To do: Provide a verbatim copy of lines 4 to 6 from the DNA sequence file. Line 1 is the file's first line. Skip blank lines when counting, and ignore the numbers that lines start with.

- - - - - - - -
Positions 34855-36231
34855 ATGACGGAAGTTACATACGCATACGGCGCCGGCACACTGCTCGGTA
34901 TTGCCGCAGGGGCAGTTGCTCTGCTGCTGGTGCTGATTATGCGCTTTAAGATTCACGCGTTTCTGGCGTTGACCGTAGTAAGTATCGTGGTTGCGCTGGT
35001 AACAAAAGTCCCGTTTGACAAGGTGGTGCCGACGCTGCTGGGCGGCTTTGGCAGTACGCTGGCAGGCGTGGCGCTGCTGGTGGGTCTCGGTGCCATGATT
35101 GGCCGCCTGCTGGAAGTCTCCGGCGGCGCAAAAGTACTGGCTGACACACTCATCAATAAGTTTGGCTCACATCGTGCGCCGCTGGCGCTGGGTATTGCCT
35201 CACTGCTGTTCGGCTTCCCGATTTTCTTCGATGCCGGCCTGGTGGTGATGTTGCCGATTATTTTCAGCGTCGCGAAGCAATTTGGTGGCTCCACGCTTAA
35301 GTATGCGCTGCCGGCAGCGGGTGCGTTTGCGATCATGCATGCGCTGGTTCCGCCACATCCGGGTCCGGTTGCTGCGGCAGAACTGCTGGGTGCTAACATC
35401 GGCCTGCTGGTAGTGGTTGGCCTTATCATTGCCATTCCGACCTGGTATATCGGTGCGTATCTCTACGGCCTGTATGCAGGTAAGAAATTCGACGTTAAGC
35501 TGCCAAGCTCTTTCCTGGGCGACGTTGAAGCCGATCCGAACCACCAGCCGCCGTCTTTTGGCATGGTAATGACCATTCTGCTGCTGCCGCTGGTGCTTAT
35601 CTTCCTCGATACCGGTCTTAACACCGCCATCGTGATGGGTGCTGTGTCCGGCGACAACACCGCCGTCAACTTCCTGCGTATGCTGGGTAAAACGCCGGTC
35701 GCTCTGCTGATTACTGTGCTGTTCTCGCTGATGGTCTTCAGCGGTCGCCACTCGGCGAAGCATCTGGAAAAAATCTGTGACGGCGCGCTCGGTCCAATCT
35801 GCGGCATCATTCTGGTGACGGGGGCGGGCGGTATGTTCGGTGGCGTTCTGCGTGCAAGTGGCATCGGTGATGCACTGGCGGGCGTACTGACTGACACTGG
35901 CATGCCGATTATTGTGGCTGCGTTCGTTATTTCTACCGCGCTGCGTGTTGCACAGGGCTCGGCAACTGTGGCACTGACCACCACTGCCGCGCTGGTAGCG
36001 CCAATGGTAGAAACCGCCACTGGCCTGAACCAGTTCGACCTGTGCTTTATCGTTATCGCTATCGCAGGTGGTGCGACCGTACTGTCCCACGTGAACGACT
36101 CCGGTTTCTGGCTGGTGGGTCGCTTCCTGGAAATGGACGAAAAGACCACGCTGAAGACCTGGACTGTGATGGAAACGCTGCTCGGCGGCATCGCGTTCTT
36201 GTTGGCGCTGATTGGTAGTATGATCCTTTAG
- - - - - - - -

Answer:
35001 AACAAAAGTCCCGTTTGACAAGGTGGTGCCGACGCTGCTGGGCGGCTTTGGCAGTACGCTGGCAGGCGTGGCGCTGCTGGTGGGTCTCGGTGCCATGATT
35101 GGCCGCCTGCTGGAAGTCTCCGGCGGCGCAAAAGTACTGGCTGACACACTCATCAATAAGTTTGGCTCACATCGTGCGCCGCTGGCGCTGGGTATTGCCT
35201 CACTGCTGTTCGGCTTCCCGATTTTCTTCGATGCCGGCCTGGTGGTGATGTTGCCGATTATTTTCAGCGTCGCGAAGCAATTTGGTGGCTCCACGCTTAA